amy lesterAmy and her sisters met the Beatles in Brisbane in 1964. She also travelled to Nashville in 2006 and stood on stage at the Grand Ole Opry, her life long wish. Amy’s nickname is Peanut – she was given this name by a fellow classmate because of her size and colour, and the name stuck throughout her time at school. Something else you may or may not know is that Amy is generally always the first to know when something is going on, but for the first time in her life, she has been taken by complete surprise – she knew absolutely nothing about this awards evening. She thought she was coming to Brisbane to attend a Native Title meeting. Instead we are joined here tonight to honour Amy Lester.

Amy was born on the 3rd December at a property called ‘Girrah’ which is situated on her traditional country. Amy and her family came from Barada and Kabalbara country in Central Queensland and were raised in Bluff. There were 16 children in Amy’s family, 12 girls and four boys.  All children except the last 4 were born on country and were educated in the bush.  Over time this family has grown in size to consist of members, and extended family members, living locally, nationally and internationally.

Amy, like a lot of other Aboriginal girls, worked as a domestic and housemaid on properties in rural Queensland before later moving on to work in motels and hotels. She soon met Paul Lester who would go on to become her life partner, and began touring the country and western circuit. She travelled with the Rick and Thel Carey Show all across Australia and met many of Australia’s greatest country music stars including Slim Dusty and Joy McKean, Buddy Williams, Tex Morton, Gordon Parsons, Chad Morgan and others.  In later years she came to be friends with Troy Cassar Daley and the Chambers family including a young Casey Chambers.

Upon Amy’s return to Rockhampton she was elected to sit on the Board of Bidgerdii. When the service advertised for a new Chief Executive Officer she applied for the role and secured herself the position, a seat she filled for 10 years.

As CEO, Amy built Bidgerdii from a small organisation to one that grew to deliver services in Rockhampton, Gracemere and Blackwater.  The Blackwater clinic was established in response to the Primary Health Care Access Program (PHCAP) initiatives and at the request of the local Indigenous community. The organisation facilitated the addition of a mobile clinic as well as a range of allied health programs such as Mums and Bubs, drug & alcohol programs and Chronic Health Care Plans. In total, both in a voluntary and in a paid capacity, Amy has been working in the Community Controlled Health Sector for close to 20 years.

For Amy her true love in the job was the challenge of working towards improving the health and well being of Murri people.  During her time, she recognised that mainstream health services have been unable to come to grips with the health problems experienced by Indigenous people in Australia. That instead of the health outcomes getting better, at a point in time, they were actually getting worse.  To this end, Amy became a passionate advocate for community controlled health care. She speaks of a power generated in people who play a role in determining their own health future, not bureaucrats.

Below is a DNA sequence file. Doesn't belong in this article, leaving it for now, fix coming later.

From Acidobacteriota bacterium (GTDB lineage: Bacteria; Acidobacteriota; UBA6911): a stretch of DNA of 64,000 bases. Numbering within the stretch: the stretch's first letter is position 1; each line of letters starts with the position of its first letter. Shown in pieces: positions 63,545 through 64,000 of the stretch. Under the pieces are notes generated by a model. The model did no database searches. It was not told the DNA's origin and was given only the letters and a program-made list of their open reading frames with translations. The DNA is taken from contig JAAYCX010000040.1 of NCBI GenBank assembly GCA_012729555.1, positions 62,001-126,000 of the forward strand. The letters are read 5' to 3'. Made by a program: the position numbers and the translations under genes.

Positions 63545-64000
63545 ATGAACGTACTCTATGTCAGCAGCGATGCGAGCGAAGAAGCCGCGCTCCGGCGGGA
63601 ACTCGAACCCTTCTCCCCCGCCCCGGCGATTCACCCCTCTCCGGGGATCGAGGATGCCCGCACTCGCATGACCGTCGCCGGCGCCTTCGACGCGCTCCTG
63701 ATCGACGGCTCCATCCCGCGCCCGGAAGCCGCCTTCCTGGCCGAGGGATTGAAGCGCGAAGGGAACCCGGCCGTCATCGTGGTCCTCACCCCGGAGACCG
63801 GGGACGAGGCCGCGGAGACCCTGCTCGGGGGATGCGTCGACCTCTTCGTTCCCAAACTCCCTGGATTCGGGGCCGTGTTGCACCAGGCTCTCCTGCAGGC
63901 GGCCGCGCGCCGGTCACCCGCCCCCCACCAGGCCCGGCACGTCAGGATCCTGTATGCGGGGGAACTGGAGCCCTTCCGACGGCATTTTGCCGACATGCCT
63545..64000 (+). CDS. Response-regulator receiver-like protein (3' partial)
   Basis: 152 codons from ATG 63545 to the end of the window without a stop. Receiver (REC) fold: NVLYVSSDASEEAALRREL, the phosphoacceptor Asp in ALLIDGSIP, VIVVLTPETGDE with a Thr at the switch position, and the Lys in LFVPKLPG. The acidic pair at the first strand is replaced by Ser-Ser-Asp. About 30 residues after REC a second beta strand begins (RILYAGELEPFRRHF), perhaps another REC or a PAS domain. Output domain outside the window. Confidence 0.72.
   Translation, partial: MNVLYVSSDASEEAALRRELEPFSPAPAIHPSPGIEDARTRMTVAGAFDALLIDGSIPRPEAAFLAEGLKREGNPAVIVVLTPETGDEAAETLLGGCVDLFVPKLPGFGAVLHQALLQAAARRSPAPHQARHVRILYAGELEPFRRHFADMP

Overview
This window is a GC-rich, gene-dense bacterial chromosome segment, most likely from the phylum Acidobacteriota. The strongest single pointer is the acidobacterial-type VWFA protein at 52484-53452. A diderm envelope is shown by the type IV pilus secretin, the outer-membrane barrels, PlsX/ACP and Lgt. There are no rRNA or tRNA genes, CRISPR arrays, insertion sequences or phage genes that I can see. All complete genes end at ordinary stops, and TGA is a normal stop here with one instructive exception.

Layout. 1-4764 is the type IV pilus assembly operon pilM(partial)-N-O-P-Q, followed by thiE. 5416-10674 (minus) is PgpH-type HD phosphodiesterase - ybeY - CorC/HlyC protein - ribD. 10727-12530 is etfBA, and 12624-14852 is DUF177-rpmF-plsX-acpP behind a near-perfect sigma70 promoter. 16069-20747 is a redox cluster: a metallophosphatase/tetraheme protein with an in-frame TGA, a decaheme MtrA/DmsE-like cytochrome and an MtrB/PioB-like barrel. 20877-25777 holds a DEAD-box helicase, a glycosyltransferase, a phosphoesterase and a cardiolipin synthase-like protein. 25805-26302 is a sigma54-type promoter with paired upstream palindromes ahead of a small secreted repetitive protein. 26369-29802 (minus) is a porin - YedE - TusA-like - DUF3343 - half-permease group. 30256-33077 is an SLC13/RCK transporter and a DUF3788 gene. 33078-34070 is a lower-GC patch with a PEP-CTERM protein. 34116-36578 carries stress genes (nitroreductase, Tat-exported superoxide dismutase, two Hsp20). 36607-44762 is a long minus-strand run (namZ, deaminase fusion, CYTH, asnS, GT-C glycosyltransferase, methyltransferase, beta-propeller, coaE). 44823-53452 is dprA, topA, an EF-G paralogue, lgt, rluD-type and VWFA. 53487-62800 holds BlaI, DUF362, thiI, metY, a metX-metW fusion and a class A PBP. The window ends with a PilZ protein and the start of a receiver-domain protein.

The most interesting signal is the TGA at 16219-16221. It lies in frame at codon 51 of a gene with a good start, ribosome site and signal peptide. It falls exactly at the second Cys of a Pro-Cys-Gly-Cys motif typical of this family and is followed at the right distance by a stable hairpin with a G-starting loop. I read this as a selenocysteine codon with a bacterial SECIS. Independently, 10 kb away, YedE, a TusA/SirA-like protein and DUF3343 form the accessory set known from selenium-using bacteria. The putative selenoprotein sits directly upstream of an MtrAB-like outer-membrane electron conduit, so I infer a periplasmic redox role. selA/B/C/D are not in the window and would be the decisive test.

She has fought the good fight and in doing so has given years, and her health, to this cause.  Under Amy’s watch, Bidgerdii has grown from a small service to one that had holds a predominant and proud position in the Central Queensland region. Through her guidance Bidgerdii has come to be regarded as a trailblazing service for Murri health. Scores of Indigenous people have obtained accreditation and valuable skills in health care work while employed at Bidgerdii and the community has been able to rely on service they could call their own.  She led Bidgerdii in the community around youth issues, sport and recreation, eye health, sexual health, self determination and community control. Amy’s strong belief in community engagement meant making sure her staff were actively involved in community functions such as NAIDOC, Healing Days, Sorry Day and other events. She played a huge role in ensuring the highly publicised ‘Vibe 3 on 3 Basketball’ initiative continued to return to Rockhampton over a number of years.

Amy has a passion for governance in community control and believes that a Board should work with members of staff and the community to lead an organisation in a way that the community desires.  The new models of governance have caused her to question the validity of separating the role of the Board from that of custodians of organisations.  She firmly believes Boards are representatives of the members or the owners of the organisation and, particularly with the Carver model of governance, sees their role as being pushed back, away from the original concepts which champion for Indigenous people taking control of their own destiny.

Amy’s greatest achievement in the Community Controlled Health Sector can be seen through Bidgerdii’s success. It has always been a strong voice and an advocate for the health of Indigenous people. It is a truly active and proud partner in driving the Indigenous health agenda and one that she can proud very proud.